16 3. PLANNING FOR SUCCESS 3 Planning for Success Developing and implementing a clear vision is essential to delivering a sense of place and an attractive public realm. It also underpins all the other factors which go to make successful High Streets. Strategic planning needs to set out the framework for different types of shopping destination within national, regional, sub-regional and local contexts. Effective planning will also, crucially, help businesses make informed decisions about investment in the areas concerned. Transformation of High Streets occurs when the public and private sectors share a vision and combine resources in delivering it. Retailing is widely accepted as having a key role in regeneration projects, including in some of the UK s most deprived High Street areas. Regeneration may encompass the rebuilding of an urban centre or, at a more localised level, may transform the appearance of a smaller selection of streets. At the micro-level it may simply refer to the refurbishment of a small number of shop frontages 5. The benefits delivered by retail-led regeneration include: Goods and services: Regeneration projects with a substantial retail dimension will provide improved access to goods and services for people living within the catchment area of the project. Employment: Retailing and associated services make an extremely important contribution to employment, including many entry-level jobs. These benefits extend well beyond the new shops themselves. For every 100 retail jobs created nationally, an additional 50 indirect and induced jobs will be created elsewhere 6. Community/Social: The social benefits of retail regeneration are significant 7. Additional employment can help address social exclusion in the areas concerned. People working in new businesses gain improved skills and career opportunities. Many regeneration projects, in renewing the heart of the community, improve access to health services, leisure facilities and reduce the cost and time of travel to access essential goods and services. This can, in turn, encourage further investment. Partnership and collaborative working lie at the heart of all successful retail-led regeneration projects. Town centres are assets which need to be managed and we need to focus on centres which are already at, or approaching, tipping points rather than waiting to tackle the much more difficult task of High Streets already in decline. Prevention is better than cure and generally requires lower investment. A programme of monitoring the health of town centres is also crucial to effective strategic management. Equally importantly, the relationship between retailing and other sectors of the economy must form the basis of strategic planning. Regional Spatial Strategies (RSS) must co-ordinate plans for retail development, housing, economic development and transport so the right services are being created in the right places. In the past many RSSs have fudged the question of hierarchies in order to avoid blighting towns not chosen as centres of development. But this has led to uncertainty and missed opportunities as each town attempts to provide the same offer, and fails to build on its particular strengths in meeting the needs of its community. All this needs to be underpinned by good data on service and employment needs and existing provision within an accessible area, together with sustainability metrics including customer and delivery travel data, energy usage in new and old properties, and social inclusivity. Changes in public perception of different High Street locations should also be measured. Provided it is viewed in the context of whether neighbouring High Streets are growing or contracting this data can prove enormously valuable in informing strategic planning and shaping the vision for the future st Century High Streets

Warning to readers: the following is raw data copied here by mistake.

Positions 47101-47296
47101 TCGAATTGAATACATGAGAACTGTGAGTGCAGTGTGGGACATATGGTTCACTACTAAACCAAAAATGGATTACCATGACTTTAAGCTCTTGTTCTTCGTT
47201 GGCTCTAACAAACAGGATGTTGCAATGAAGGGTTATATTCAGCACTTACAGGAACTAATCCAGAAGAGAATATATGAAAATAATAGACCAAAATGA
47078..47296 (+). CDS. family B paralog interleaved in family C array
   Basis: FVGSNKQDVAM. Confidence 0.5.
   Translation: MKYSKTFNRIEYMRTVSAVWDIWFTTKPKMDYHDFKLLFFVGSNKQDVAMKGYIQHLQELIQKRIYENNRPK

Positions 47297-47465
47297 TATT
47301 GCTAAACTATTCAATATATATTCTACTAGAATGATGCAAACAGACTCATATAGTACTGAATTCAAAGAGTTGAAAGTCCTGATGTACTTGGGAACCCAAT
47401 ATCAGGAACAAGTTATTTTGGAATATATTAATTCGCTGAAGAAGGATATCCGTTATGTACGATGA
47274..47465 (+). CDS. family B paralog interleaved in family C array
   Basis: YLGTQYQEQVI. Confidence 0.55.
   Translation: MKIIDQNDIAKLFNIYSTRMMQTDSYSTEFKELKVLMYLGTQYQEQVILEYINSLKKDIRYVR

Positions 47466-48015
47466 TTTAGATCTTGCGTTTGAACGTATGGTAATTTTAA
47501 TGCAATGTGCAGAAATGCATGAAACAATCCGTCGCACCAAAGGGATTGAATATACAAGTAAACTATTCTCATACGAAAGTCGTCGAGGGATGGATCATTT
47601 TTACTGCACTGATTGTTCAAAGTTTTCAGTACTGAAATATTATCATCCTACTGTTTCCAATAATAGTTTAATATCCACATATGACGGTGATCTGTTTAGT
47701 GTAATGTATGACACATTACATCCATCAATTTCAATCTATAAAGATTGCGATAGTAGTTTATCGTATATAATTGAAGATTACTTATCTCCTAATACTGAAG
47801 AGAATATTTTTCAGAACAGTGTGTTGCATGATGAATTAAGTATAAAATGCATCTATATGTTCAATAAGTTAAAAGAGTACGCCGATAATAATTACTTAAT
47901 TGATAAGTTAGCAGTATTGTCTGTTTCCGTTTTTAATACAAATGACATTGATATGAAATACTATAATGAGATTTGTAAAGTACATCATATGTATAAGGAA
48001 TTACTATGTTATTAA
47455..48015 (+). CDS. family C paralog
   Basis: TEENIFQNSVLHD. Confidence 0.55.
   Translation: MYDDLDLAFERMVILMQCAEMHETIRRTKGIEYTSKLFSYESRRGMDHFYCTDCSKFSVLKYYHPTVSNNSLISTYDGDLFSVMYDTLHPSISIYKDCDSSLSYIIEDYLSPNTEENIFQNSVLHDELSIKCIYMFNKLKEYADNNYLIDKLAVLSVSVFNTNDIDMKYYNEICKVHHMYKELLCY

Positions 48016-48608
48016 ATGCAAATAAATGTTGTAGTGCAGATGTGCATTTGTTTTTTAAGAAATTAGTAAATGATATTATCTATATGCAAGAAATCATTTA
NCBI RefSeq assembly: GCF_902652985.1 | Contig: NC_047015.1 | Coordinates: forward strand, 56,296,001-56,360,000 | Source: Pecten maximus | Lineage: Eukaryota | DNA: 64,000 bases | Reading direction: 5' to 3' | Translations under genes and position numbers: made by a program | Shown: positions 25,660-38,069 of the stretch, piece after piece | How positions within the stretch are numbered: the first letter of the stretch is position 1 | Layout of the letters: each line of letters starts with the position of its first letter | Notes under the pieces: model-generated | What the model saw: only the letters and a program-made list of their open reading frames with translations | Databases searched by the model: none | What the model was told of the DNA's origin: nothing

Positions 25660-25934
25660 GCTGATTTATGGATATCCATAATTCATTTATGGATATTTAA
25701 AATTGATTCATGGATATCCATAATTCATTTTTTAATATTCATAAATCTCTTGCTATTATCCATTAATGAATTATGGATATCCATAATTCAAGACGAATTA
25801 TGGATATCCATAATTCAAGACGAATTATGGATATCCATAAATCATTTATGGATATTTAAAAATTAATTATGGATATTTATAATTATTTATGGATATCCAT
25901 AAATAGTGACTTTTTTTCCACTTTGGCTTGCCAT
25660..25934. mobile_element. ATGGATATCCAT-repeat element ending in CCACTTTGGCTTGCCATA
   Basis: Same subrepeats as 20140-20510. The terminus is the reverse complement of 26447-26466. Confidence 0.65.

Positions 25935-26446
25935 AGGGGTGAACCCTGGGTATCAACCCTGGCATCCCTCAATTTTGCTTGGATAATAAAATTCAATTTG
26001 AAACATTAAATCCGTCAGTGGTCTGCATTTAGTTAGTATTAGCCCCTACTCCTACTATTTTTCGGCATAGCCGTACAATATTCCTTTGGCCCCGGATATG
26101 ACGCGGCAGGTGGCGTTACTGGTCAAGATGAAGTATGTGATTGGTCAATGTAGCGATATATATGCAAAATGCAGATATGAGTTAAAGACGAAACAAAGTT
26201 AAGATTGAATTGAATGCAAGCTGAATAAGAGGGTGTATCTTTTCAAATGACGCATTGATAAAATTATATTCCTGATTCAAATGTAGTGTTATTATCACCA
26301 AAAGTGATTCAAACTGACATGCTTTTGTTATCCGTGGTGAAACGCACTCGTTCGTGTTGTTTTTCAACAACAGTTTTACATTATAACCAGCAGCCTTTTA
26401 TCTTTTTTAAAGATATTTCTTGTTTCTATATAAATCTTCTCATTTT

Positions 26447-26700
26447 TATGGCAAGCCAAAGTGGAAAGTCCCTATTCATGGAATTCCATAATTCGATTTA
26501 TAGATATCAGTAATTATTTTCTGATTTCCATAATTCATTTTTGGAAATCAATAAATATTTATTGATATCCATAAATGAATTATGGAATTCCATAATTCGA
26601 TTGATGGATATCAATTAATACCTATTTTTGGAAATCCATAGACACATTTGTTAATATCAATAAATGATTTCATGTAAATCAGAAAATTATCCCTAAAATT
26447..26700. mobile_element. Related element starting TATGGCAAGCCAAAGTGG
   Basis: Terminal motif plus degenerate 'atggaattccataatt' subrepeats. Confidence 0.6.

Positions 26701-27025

17 3. PLANNING FOR SUCCESS Providing Dorchester with a town square Making a positive contribution to retail, entertainment and living development in Dorset s county town. Research identified a substantial gap in non-food spending in Dorchester. However, new retail opportunities in the town centre are extremely limited. Development specialists Waterhouse Company identified vacant historic buildings on the former brewery site which would provide the basis for a substantial new development comprising 45 shops and restaurants, a cinema, apartments, offices, hotel, theatre and arts centre. Dorchester also benefits from having a newly formed Business Improvement District (BID) promoting the existing historic county town and well placed to assist in the future prosperity of the Brewery Square development. The Outcome Although too early to judge its success, construction is underway and the development has attracted national press attention. The focus of the development is a town square with fountains surrounded by cafes a feature the town currently lacks with a mixture of refurbished historic buildings and modern additions designed to create a distinctive character. Making sure it complements and enhances the town s existing character has been a key consideration from the start. Source: Medium-Sized and Smaller Towns: Raising the Game, British Council of Shopping Centres 2009 The Rock retail and leisure development in Bury Expanding and improving the vitality and viability of Bury town centre by enhancing the retail and leisure mix. A partnership agreement between Thornfield Developments and Bury Council was part of the 2003 Bury But Better town centre development strategy to expand the shopping centre, provide links to Bury markets, a new department store and other leisure facilities. At its heart is a 330 million scheme comprising 750,000 sq ft of mixed use development. The scheme, which almost doubles the town s retail space, includes two department stores, 60 other shops/leisure outlets, a 10 screen cinema, 400 apartments, a 1250 space multi-storey car park along with restaurants and new public spaces. The Outcome The scheme, which will open in summer 2010, is expected to significantly improve the vitality and viability of the town centre, providing good links, new uses, a better retail and leisure offer and diverse family facilities. 21 st Century High Streets 17